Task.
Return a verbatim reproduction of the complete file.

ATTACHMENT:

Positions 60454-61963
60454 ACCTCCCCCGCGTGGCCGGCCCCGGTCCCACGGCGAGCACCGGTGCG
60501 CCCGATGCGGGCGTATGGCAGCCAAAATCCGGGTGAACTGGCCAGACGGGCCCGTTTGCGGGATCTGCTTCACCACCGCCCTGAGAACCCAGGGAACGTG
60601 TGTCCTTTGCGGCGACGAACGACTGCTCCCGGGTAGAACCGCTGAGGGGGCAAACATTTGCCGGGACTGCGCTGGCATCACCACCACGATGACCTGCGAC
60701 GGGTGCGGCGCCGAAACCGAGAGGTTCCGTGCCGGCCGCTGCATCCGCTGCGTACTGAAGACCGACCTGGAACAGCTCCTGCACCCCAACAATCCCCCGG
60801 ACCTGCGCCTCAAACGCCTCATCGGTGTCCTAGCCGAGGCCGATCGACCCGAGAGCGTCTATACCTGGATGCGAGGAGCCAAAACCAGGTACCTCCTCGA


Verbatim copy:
Positions 60454-61963
60454 ACCTCCCCCGCGTGGCCGGCCCCGGTCCCACGGCGAGCACCGGTGCG
60501 CCCGATGCGGGCGTATGGCAGCCAAAATCCGGGTGAACTGGCCAGACGGGCCCGTTTGCGGGATCTGCTTCACCACCGCCCTGAGAACCCAGGGAACGTG
60601 TGTCCTTTGCGGCGACGAACGACTGCTCCCGGGTAGAACCGCTGAGGGGGCAAACATTTGCCGGGACTGCGCTGGCATCACCACCACGATGACCTGCGAC
60701 GGGTGCGGCGCCGAAACCGAGAGGTTCCGTGCCGGCCGCTGCATCCGCTGCGTACTGAAGACCGACCTGGAACAGCTCCTGCACCCCAACAATCCCCCGG
60801 ACCTGCGCCTCAAACGCCTCATCGGTGTCCTAGCCGAGGCCGATCGACCCGAGAGCGTCTATACCTGGATGCGAGGAGCCAAAACCAGGTACCTCCTCGA